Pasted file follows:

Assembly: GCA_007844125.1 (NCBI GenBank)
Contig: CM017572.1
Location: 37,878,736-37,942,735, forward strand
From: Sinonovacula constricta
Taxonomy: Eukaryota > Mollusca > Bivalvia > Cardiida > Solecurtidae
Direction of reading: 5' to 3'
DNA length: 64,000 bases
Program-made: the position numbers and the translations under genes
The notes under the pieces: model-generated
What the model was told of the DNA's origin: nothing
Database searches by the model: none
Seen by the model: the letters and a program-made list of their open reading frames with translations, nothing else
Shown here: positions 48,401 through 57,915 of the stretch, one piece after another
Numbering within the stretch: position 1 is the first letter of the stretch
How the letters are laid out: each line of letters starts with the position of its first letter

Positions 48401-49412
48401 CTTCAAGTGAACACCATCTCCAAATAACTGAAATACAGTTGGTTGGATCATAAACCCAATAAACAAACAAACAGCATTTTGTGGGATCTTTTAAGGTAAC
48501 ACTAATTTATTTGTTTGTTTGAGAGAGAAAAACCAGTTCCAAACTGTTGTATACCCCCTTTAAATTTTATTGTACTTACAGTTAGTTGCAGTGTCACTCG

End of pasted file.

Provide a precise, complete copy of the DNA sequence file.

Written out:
Assembly: GCA_007844125.1 (NCBI GenBank)
Contig: CM017572.1
Location: 37,878,736-37,942,735, forward strand
From: Sinonovacula constricta
Taxonomy: Eukaryota > Mollusca > Bivalvia > Cardiida > Solecurtidae
Direction of reading: 5' to 3'
DNA length: 64,000 bases
Program-made: the position numbers and the translations under genes
The notes under the pieces: model-generated
What the model was told of the DNA's origin: nothing
Database searches by the model: none
Seen by the model: the letters and a program-made list of their open reading frames with translations, nothing else
Shown here: positions 48,401 through 57,915 of the stretch, one piece after another
Numbering within the stretch: position 1 is the first letter of the stretch
How the letters are laid out: each line of letters starts with the position of its first letter

Positions 48401-49412
48401 CTTCAAGTGAACACCATCTCCAAATAACTGAAATACAGTTGGTTGGATCATAAACCCAATAAACAAACAAACAGCATTTTGTGGGATCTTTTAAGGTAAC
48501 ACTAATTTATTTGTTTGTTTGAGAGAGAAAAACCAGTTCCAAACTGTTGTATACCCCCTTTAAATTTTATTGTACTTACAGTTAGTTGCAGTGTCACTCG